Optimization of capacity and cost of ex-vivo expansion using bioreactors to facilitate commercialization of MSC as ATMP
The fate and growth of mesenchymal stem cells are regulated not only by bioactive molecules but mechanical stimuli. A number of bioreactor systems that create dynamic cell culture environment have been developed by aiming at improving cell growth and targeted differentiation.
In the project, a custom-designed perfusion bioreactor has been utilized to evaluate the effect of fluid stimuli on bone marrow mesenchymal stem cell (BMSC) fate and growth on 3D polymeric scaffolds.
Even under the effect of sub-physiological level of fluid stimuli, we found that the formation of filamentous actin of BMSC was highly enhanced, which was associated with decreased cell proliferation.
Contrarily, fluid flow stimuli induced the initiation of osteogenic differentiation confirmed by multiple assays including mRNA expression of osteogenic markers and collagen matrix formation.
In addition, molecular mechanism behind mechanically induced osteogenic differentiation was thoroughly assessed, and key signaling pathway was identified.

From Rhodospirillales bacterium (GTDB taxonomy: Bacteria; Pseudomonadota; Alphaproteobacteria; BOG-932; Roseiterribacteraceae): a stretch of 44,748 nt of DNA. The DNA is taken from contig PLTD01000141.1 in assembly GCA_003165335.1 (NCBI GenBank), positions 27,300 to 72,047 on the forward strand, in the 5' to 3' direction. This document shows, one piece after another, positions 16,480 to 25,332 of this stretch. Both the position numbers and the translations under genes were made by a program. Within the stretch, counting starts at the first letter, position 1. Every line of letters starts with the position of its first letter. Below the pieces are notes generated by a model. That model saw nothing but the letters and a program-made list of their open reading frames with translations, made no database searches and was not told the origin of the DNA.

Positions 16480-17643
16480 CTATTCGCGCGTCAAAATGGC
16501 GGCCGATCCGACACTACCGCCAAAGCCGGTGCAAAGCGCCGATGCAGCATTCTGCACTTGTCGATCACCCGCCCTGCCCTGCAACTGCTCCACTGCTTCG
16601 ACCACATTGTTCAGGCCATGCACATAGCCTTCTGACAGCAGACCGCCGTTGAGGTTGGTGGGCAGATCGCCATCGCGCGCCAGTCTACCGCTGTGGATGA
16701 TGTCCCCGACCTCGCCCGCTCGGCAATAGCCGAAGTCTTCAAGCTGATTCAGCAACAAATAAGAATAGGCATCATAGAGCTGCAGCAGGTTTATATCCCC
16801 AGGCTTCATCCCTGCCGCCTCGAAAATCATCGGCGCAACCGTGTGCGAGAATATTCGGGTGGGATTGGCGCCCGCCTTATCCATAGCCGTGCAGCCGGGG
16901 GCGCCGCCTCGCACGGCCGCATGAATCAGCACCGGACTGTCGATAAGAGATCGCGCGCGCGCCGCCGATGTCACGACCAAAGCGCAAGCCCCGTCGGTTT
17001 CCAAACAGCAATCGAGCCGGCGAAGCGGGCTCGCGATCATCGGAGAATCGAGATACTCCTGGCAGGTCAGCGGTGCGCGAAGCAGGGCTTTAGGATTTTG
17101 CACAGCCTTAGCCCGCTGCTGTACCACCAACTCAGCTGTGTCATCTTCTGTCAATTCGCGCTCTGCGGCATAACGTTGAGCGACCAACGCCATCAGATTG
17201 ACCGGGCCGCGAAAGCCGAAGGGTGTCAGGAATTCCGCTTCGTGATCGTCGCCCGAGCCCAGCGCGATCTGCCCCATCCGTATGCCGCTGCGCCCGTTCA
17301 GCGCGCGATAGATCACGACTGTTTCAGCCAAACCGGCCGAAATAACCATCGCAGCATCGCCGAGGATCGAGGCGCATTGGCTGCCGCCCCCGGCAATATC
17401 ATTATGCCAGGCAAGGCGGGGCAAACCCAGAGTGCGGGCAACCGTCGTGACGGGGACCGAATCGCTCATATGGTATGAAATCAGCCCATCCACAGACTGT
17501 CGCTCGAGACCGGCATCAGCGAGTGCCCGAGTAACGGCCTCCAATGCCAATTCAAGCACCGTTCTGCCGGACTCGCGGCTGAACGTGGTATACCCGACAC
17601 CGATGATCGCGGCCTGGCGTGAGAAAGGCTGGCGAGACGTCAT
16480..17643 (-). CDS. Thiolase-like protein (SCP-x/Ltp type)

Under the dynamic environment, BMSC activated Rho-ROCK signaling pathway, which is crucial for actomyosin-inducing cell contractility.
However, when the cell contractility is mitigated by cell contraction inhibitors, osteogenic phenotype and functionality disappeared. There findings open the possibility of preconditioning BMSC to be of more osteogenic phenotype by aiming at improving regenerative efficiency after cell transplantation therapy.
Current projects also include the investigation of mechanotransduction related to flow-inducing osteogenesis, further optimization of ideal flow magnitude for osteoinduction and developing next generation bioreactor systems.
Shuntaro Yamada et al. Induction of osteogenic differentiation of bone marrow stromal cells on 3D polyester-based scaffolds solely by subphysiological fluidic stimulation in a laminar flow bioreactor. J Tissue Eng (2021)